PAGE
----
Making Yoga Accessible to Every Body: Common Alignment Mistakes in Backbends and How to Avoid Them
Olga Kabel is yoga therapist and founder and managing director of Sequence Wiz, a web-based yoga sequence builder that assists yoga teachers in organizing yoga practices. In this interview, she talks about principles for maximizing the benefits of backbends while avoiding the pitfalls.
YogaUOnline: Alignment sometimes gets criticized in the yoga community for attempting to fit people into “one size fits all” expressions of the pose. But if we completely drop the concept, are we throwing the baby out with the bathwater. Is there more to the concept of alignment?
Olga Kabel: Definitely. To me, alignment is about purposefulness and intention. Whatever shape you assume when you are doing a yoga pose, know why are you doing it. If we have a deep understanding of what we are trying to accomplish, then the amount of memorizing is reduced. We don’t have to think so hard because we understand the essence of the pose.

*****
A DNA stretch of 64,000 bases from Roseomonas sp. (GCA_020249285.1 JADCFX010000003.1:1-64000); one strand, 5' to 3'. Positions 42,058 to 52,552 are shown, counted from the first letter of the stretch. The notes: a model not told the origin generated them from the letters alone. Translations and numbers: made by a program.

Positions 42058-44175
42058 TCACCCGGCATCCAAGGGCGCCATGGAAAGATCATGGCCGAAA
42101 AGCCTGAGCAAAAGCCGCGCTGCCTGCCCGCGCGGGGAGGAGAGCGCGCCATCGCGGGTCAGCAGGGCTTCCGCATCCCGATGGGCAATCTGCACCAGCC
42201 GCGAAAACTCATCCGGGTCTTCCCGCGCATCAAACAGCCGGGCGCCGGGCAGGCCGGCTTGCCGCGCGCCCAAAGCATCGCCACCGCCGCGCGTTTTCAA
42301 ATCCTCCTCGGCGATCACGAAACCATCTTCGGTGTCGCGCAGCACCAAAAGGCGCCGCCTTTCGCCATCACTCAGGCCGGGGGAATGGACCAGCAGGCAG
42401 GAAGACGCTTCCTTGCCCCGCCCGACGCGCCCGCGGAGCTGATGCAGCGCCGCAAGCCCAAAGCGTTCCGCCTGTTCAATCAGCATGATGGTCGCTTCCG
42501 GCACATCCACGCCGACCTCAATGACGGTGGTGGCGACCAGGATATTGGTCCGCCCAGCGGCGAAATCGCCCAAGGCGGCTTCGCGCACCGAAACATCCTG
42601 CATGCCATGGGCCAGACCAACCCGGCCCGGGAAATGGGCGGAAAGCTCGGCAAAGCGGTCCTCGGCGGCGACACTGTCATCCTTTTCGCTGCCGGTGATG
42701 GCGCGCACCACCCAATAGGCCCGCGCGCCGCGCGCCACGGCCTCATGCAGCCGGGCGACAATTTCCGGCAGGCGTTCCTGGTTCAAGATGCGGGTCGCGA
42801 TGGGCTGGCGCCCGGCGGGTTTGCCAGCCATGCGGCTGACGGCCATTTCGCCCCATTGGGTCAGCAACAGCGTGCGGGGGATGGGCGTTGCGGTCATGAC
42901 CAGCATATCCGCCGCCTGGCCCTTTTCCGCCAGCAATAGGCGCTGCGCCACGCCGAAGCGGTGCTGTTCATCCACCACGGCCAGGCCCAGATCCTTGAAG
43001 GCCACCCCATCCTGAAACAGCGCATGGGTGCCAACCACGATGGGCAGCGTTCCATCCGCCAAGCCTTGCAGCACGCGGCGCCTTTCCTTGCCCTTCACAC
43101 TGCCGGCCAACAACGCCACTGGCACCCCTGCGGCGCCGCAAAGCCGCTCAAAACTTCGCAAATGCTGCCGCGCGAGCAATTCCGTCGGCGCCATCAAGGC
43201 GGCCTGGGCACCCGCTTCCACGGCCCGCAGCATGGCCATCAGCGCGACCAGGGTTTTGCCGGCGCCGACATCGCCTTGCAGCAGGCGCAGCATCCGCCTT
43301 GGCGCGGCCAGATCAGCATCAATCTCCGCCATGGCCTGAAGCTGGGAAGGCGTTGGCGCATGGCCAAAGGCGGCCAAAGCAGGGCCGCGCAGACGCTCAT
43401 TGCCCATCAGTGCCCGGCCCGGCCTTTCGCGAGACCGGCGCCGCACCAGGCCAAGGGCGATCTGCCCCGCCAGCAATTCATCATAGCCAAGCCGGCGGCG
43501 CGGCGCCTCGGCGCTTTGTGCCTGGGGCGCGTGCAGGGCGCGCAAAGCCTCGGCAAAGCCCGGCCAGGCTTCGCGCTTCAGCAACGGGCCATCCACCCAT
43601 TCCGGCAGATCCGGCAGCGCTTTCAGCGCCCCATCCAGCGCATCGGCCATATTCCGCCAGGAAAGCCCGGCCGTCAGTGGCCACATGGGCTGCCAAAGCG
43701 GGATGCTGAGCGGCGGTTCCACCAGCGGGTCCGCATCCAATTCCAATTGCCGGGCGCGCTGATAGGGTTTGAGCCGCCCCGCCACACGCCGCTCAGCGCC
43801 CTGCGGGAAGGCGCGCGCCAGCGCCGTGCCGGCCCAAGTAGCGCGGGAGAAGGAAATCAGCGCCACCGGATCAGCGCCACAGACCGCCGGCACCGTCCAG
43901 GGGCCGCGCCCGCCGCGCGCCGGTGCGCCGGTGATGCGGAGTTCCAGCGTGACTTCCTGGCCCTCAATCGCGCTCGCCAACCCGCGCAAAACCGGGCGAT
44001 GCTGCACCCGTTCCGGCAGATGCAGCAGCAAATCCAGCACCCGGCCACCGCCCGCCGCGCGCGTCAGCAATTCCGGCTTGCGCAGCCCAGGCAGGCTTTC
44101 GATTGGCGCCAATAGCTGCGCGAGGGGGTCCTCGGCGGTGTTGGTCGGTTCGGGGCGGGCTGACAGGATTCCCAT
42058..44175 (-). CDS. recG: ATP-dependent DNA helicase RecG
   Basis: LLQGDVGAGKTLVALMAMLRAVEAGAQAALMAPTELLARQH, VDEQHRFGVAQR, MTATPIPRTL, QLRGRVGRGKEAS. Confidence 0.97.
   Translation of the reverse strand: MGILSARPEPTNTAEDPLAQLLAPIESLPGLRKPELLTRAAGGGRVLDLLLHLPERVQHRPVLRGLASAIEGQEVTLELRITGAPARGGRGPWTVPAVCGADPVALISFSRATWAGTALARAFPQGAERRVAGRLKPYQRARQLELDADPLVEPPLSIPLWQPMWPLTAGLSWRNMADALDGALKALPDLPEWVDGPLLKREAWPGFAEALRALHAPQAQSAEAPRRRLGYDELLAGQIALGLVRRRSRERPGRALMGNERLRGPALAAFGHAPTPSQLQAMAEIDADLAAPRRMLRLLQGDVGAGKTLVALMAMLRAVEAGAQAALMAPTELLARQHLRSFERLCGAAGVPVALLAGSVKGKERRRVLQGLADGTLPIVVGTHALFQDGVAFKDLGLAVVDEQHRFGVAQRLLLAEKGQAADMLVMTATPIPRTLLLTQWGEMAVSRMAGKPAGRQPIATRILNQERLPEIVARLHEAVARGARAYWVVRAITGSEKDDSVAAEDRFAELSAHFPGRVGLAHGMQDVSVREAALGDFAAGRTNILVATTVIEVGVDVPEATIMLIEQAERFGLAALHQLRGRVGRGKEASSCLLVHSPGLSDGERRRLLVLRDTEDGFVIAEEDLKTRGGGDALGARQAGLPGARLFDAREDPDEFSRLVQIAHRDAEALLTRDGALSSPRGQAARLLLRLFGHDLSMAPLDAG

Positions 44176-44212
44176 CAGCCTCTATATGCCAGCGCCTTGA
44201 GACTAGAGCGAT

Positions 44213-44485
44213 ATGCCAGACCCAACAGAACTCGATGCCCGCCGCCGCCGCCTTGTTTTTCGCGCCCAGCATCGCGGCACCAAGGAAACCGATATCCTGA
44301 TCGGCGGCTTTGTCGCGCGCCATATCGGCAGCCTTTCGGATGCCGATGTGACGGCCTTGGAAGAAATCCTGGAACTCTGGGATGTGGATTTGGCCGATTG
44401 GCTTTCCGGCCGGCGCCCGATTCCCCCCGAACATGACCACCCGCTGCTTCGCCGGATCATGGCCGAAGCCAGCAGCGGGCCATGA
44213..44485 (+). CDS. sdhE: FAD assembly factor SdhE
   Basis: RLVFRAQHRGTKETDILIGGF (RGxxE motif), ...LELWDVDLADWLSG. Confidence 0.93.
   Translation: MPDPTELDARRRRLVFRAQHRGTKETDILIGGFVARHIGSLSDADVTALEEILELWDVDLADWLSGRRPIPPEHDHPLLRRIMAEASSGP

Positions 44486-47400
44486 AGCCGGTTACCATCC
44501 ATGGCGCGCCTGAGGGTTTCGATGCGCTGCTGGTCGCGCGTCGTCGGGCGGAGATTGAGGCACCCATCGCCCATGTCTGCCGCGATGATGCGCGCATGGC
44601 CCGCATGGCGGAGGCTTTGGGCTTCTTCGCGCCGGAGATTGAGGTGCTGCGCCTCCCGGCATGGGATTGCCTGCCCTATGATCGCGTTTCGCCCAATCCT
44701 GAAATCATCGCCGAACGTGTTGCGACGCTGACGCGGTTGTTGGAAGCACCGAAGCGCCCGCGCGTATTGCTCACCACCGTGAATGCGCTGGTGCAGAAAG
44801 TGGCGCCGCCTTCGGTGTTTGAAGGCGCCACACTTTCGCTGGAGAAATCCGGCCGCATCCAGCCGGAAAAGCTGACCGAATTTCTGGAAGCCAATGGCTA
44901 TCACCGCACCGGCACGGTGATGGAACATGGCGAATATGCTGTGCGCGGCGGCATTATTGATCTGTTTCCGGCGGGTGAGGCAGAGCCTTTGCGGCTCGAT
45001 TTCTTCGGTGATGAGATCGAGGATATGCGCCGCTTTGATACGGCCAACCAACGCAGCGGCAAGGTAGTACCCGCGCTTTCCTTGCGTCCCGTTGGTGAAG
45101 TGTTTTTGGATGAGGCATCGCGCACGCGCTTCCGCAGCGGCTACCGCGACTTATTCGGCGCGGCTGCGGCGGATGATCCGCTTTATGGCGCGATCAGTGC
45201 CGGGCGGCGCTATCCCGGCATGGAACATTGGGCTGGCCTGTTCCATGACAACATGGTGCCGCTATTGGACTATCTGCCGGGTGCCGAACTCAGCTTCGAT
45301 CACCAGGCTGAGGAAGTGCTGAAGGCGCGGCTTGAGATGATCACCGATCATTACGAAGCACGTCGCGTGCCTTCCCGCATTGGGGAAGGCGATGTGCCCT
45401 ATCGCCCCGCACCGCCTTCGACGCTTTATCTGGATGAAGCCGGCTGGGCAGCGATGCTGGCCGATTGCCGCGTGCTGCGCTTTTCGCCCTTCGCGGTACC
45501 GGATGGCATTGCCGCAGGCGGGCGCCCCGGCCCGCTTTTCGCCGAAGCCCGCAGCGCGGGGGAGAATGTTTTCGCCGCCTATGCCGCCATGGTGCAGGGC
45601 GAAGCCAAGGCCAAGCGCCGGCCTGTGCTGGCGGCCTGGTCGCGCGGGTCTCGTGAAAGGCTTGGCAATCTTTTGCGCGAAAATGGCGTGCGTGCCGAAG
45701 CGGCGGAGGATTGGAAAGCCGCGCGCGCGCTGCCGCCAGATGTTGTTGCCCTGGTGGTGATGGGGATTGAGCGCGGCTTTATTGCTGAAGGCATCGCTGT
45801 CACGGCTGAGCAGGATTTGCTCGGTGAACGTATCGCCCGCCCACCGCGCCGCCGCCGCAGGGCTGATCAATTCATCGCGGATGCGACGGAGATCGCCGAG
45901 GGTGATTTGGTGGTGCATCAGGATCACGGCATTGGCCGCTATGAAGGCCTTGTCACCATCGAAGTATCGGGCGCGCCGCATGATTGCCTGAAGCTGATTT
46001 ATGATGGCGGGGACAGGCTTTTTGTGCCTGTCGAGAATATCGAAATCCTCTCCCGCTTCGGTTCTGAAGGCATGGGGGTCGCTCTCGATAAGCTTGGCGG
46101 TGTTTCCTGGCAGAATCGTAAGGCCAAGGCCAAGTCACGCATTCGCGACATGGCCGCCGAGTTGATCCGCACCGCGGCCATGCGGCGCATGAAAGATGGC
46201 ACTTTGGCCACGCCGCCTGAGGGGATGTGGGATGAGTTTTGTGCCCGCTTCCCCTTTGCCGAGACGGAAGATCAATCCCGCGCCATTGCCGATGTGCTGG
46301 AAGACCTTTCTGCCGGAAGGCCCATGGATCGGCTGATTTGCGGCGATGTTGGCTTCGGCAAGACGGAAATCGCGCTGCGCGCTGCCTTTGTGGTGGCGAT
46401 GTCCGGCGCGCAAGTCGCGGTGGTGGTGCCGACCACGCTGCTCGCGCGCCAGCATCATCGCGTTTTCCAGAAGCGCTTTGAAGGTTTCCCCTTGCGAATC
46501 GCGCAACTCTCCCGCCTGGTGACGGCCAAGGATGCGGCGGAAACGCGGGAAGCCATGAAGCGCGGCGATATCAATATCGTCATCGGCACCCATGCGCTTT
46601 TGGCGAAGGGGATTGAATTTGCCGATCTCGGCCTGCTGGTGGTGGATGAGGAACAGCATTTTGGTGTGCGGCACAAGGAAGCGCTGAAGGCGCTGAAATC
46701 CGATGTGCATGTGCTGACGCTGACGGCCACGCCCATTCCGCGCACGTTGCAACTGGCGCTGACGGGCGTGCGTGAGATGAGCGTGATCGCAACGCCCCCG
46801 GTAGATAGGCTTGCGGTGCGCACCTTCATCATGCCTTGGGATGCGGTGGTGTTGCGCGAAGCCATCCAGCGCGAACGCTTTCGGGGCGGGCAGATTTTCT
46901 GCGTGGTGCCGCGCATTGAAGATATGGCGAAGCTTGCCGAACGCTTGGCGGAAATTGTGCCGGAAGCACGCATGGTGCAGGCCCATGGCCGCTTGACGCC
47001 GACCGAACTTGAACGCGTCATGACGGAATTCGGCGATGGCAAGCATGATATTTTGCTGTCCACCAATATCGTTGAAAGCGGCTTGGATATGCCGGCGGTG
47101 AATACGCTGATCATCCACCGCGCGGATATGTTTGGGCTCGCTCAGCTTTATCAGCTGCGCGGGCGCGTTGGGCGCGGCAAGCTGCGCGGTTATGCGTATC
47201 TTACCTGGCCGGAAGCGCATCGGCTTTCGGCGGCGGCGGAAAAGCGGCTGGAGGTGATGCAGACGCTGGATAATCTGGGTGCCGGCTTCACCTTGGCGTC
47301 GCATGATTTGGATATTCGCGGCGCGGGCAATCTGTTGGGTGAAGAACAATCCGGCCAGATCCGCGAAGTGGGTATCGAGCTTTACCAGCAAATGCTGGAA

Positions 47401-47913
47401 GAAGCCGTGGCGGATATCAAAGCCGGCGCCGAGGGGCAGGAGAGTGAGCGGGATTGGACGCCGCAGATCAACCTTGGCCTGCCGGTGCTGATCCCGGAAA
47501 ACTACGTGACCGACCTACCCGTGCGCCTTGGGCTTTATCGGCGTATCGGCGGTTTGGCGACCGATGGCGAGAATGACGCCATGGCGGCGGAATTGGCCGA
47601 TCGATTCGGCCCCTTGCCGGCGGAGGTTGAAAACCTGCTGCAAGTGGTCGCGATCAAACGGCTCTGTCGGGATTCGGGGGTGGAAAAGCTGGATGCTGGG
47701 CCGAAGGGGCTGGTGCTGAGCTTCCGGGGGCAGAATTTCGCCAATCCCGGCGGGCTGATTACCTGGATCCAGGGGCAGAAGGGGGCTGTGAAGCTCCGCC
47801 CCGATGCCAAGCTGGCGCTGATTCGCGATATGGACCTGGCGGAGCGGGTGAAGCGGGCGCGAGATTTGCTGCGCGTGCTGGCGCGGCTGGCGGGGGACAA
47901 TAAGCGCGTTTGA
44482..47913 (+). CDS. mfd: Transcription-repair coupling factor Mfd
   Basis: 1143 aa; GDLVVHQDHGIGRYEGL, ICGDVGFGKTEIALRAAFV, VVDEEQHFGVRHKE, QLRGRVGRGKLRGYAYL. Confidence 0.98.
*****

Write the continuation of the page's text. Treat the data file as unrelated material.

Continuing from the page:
Sometimes we do things simply because we observe other people doing them, or we simply assumed that it was how things are done. However, once we take a closer look and gain a better understanding of what the poses are meant to accomplish, then we can truly grasp how to adapt each pose to individual students so they can maximize the benefits.
Bhujangasana or Cobra Pose is an excellent example of that because it an incredibly effective backbend. Despite being highly effective for lower back tension, it is often done with incorrect alignment and actually creates more problems instead of releasing the tension. So, how do we understand this pose and how do we approach it in a way that we don’t hurt our students but actually help them? The answer is with purposefulness and intention.
YogaUOnline: Many yoga students experience lower back pain in backbends, a common issue linked to misalignment. What is the source of this?
Olga Kabel: There are many components to this issue. Whenever I read articles or hear on the news about large number of people suffering from lower back pain, I always say, “A little Cobra would go such a long way.” I don’t suggest that it’s going to solve every problem; there is a complexity and variety of back pain people can experience. However, this one pose can be a great first step in learning how to release tension in the lower back.